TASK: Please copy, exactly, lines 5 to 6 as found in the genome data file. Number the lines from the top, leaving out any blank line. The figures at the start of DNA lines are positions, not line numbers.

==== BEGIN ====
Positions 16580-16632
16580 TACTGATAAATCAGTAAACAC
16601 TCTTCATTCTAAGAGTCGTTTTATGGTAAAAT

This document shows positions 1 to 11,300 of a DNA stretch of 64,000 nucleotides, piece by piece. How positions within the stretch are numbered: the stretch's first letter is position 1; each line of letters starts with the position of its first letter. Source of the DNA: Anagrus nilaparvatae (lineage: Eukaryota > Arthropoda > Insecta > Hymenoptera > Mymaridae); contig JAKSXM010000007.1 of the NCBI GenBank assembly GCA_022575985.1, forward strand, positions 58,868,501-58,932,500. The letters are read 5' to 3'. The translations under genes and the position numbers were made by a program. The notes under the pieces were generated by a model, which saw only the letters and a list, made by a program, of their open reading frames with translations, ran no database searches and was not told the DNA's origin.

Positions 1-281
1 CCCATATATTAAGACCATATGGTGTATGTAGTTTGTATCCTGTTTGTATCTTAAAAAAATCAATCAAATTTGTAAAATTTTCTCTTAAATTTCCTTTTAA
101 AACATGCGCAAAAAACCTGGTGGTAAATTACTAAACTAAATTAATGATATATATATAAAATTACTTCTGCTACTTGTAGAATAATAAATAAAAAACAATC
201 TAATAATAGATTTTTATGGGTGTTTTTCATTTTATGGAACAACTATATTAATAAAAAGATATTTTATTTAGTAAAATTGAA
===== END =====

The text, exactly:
Positions 1-281
1 CCCATATATTAAGACCATATGGTGTATGTAGTTTGTATCCTGTTTGTATCTTAAAAAAATCAATCAAATTTGTAAAATTTTCTCTTAAATTTCCTTTTAA